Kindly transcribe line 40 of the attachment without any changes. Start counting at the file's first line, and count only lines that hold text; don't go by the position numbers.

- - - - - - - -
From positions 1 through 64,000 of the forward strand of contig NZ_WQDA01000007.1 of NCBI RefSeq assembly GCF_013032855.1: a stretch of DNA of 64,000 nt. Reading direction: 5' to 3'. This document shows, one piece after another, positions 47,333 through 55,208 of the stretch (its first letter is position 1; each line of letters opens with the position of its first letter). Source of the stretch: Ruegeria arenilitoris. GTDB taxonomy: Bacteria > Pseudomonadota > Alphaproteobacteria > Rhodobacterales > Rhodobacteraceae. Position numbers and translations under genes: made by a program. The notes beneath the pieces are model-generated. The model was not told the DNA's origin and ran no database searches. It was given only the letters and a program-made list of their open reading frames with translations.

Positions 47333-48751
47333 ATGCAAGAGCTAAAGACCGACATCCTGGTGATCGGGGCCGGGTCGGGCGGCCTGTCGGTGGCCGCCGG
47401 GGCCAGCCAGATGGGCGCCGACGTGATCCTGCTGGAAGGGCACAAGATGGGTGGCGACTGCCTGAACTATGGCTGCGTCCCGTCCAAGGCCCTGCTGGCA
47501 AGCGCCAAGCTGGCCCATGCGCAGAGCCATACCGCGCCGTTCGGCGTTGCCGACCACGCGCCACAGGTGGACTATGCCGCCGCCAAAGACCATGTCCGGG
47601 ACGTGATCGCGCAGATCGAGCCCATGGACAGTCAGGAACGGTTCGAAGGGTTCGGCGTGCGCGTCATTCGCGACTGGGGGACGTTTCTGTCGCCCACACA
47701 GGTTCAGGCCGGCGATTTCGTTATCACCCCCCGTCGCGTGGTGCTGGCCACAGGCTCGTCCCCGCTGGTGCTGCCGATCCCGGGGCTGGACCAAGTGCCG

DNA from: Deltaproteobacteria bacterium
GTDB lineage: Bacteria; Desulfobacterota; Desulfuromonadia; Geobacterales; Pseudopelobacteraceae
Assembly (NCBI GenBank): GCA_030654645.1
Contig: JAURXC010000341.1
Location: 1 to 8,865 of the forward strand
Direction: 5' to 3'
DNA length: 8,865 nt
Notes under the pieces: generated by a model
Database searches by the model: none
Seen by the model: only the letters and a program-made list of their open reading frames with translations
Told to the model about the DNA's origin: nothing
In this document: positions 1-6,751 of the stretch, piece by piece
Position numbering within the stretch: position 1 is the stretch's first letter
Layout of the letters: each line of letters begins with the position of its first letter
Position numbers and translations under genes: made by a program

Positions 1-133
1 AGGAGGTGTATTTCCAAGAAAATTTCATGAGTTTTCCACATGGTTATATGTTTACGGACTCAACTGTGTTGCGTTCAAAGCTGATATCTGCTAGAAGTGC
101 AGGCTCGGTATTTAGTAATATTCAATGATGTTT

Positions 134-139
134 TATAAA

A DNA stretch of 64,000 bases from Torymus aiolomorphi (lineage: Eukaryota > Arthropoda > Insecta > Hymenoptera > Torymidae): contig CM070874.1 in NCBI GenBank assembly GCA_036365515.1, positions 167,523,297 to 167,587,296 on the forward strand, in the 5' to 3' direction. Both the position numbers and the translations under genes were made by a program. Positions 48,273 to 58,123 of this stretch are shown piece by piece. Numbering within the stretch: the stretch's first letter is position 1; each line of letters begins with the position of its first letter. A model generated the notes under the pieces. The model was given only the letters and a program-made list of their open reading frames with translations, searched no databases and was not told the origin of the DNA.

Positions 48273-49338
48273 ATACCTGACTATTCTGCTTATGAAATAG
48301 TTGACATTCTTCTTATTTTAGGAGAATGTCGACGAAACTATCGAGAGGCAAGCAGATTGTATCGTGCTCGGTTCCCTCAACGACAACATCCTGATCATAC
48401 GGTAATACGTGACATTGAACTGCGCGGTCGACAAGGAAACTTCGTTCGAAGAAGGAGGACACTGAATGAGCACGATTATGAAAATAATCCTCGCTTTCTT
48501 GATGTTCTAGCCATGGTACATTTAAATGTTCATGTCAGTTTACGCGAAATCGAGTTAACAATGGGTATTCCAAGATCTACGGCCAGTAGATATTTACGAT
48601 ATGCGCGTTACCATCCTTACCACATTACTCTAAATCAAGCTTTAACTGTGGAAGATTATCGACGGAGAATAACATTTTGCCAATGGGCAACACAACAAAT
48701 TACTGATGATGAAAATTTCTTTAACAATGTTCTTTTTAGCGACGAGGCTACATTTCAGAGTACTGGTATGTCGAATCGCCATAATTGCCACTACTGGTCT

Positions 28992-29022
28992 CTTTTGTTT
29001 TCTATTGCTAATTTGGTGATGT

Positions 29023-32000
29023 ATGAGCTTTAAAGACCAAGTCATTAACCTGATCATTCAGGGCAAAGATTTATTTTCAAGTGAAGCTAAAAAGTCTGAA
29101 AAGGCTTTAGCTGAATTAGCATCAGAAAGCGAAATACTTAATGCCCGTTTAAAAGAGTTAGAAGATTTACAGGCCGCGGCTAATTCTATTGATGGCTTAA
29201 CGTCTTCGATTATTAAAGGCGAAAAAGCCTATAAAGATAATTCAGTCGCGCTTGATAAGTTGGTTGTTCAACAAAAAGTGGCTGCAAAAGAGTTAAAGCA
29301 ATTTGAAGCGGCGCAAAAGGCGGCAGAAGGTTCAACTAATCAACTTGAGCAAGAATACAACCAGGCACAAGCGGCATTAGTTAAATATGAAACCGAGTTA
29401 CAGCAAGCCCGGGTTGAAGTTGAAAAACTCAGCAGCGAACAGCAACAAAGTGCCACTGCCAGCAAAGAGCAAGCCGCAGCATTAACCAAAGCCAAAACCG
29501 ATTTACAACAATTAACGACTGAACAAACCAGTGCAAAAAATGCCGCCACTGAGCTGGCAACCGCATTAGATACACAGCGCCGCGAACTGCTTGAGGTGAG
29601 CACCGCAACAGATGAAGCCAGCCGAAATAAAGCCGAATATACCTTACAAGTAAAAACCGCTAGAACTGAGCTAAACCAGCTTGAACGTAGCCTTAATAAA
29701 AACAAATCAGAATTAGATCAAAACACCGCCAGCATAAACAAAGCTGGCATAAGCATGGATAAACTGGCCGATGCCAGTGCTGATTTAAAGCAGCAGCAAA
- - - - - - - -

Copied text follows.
29023 ATGAGCTTTAAAGACCAAGTCATTAACCTGATCATTCAGGGCAAAGATTTATTTTCAAGTGAAGCTAAAAAGTCTGAA